Retests conducted on 12 members of the crew of the TUI Cruises operated Mein Schiff 6 cruise ship who had tested positive for the novel coronavirus came back negative on Tuesday, according to reports. Nonetheless, reports of positive COVID-19 tests on board cruises from European ports seem to have played a role in the U.S. Centers for Disease Control and Prevention (CDC) deciding to extend its “No Sail” order for cruise ships through October 31. Cruise lines had been hoping that an array of new protocols submitted to the agency by the industry would have seen an easing of the ban.
Here’s what CDC said in a media statement released September 30:
The Centers for Disease Control and Prevention (CDC) announced today the extension of a No Sail Order for cruise ships through October 31, 2020. This order continues to suspend passenger operations on cruise ships with the capacity to carry at least 250 passengers in waters subject to U.S. jurisdiction.
Cumulative surveillance data reported to CDC from March 1 through September 29, 2020, shows at least 3,689 COVID-19 or COVID-like illness cases on cruise ships in U.S. waters, in addition to at least 41 reported deaths. We recognize these numbers are likely incomplete and an underestimate.
Recent outbreaks on cruise ships overseas provide current evidence that cruise ship travel continues to transmit and amplify the spread of SARS-CoV-2, the virus that causes COVID-19,—even when ships sail at reduced passenger capacities—and would likely spread the infection into U.S. communities if passenger operations were to resume prematurely in the United States.
The challenges described in the No Sail Order highlight the need for further action before cruise ships can safely resume passenger operations in the United States. Recent passenger voyages in foreign countries continue to have outbreaks, despite cruise ship operators having extensive health and safety protocols to prevent the transmission of SARS-CoV-2 on board and spread to communities where passengers disembark. When health and safety protocols were apparently observed, resuming passenger operations significantly burdened public health authorities by creating the need for additional SARS-CoV-2 testing, isolation of infected travelers, contact tracing, and quarantine of exposed people.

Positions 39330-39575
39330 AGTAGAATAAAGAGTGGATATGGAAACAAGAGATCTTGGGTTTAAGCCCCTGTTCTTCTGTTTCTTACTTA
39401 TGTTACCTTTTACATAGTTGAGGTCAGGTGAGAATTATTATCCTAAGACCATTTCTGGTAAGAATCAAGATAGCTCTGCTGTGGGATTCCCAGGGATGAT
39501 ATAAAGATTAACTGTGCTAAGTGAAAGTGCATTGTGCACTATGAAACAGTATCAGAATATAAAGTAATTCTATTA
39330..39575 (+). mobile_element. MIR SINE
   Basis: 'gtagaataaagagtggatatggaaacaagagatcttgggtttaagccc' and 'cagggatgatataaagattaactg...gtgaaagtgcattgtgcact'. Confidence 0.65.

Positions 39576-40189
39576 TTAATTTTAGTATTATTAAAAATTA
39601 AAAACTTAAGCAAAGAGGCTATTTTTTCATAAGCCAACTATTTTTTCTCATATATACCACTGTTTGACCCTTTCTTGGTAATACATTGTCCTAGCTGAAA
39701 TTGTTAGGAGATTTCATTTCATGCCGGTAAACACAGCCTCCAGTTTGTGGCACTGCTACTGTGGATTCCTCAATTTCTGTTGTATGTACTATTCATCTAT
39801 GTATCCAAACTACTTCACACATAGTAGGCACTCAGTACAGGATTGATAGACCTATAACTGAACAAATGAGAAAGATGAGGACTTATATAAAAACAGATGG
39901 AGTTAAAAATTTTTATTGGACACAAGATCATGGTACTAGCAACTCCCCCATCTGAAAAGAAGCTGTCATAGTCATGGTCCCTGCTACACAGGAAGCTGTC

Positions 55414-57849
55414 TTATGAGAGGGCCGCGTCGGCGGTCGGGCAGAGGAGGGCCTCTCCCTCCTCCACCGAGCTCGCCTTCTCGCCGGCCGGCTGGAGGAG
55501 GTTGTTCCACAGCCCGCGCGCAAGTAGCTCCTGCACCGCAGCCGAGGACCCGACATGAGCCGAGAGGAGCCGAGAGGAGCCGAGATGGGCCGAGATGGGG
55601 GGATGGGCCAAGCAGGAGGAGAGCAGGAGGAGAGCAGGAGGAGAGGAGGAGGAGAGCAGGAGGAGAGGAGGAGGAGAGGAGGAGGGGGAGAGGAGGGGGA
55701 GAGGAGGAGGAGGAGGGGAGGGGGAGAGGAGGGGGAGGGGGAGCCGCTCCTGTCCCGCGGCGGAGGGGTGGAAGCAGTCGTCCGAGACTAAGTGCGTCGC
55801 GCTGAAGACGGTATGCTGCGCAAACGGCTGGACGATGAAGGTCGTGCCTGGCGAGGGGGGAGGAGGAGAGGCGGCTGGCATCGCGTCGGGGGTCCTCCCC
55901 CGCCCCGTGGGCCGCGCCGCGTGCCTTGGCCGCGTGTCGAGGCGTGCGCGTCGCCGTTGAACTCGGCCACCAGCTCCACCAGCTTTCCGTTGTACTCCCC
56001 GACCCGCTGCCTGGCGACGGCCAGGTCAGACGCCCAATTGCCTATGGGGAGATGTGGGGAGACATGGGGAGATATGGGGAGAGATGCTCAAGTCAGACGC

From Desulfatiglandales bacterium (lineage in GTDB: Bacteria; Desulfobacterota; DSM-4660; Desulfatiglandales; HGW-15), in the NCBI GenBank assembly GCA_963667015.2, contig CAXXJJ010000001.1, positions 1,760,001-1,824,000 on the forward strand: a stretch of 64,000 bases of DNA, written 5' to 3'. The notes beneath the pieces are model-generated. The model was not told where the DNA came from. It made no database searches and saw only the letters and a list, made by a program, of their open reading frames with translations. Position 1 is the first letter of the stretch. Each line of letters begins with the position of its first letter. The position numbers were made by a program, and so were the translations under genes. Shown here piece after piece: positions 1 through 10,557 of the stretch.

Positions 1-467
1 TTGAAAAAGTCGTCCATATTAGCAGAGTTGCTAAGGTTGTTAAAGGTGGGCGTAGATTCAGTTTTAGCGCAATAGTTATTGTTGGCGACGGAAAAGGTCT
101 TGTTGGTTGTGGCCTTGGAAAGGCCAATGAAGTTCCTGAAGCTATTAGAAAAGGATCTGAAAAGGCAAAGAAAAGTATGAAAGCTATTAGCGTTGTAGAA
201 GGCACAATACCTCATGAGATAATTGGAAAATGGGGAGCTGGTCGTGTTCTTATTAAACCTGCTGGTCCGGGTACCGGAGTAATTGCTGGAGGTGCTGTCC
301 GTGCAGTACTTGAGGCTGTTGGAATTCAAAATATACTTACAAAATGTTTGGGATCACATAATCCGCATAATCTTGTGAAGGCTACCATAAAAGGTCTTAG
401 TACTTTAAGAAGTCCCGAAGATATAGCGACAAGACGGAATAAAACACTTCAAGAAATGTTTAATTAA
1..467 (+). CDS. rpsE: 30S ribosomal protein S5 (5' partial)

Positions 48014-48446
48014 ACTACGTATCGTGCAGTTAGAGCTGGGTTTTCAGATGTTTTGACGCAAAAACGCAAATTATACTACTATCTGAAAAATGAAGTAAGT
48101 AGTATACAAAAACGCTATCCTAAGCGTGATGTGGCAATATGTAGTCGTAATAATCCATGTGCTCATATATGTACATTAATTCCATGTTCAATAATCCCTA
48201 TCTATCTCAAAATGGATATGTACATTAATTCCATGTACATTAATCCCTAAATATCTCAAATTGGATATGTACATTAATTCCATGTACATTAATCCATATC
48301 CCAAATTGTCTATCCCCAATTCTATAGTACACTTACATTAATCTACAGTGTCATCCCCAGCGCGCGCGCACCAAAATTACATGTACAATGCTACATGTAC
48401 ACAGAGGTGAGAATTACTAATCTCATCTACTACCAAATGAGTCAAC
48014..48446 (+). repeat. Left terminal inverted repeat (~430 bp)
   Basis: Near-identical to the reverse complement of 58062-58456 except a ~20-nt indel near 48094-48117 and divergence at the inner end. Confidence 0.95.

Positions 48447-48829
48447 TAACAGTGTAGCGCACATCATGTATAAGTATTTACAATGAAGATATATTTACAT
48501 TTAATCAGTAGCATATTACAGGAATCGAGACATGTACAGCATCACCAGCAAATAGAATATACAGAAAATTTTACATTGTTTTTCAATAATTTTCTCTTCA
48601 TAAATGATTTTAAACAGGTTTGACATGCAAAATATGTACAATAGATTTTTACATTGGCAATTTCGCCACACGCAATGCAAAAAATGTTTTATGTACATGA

The continued spread of the COVID-19 pandemic worldwide, risk of resurgence in countries that have suppressed transmission, ongoing concerns related to restarting of cruising internationally, and need for additional time to assess industry measures to control potential SARS-CoV-2 transmission on board cruise ships with passengers without burdening public health, support continuation of the No Sail Order at this time.
On cruise ships, passengers and crew share spaces that are more crowded than most urban settings. Data show that when only essential crew are on board, ongoing spread of SARS-CoV-2 still occurs. If unrestricted cruise ship passenger operations were permitted to resume, passengers and crew on board would be at increased risk of SARS-CoV-2 infection and those that work or travel on cruise ships would place substantial unnecessary risk on healthcare workers, port personnel and federal partners (i.e., Customs and Border Protection and the U.S. Coast Guard), and the communities they return to.
This Order will remain in effect until the earliest of:
The expiration of the Secretary of Health and Human Services’ declaration that COVID-19 constitutes a public health emergency,
The CDC Director rescinds or modifies the order based on specific public health or other considerations, or
October 31, 2020.
CDC will continue to update its guidance and recommendations to specify basic safety standards and public health interventions based on the best scientific evidence available.
For more information about COVID-19 and cruise ships, please visit www.cdc.gov/coronavirus/2019-ncov/travelers/cruise-ship/what-cdc-is-doing.html.
To view the No Sail Order, go to www.cdc.gov/quarantine/cruise.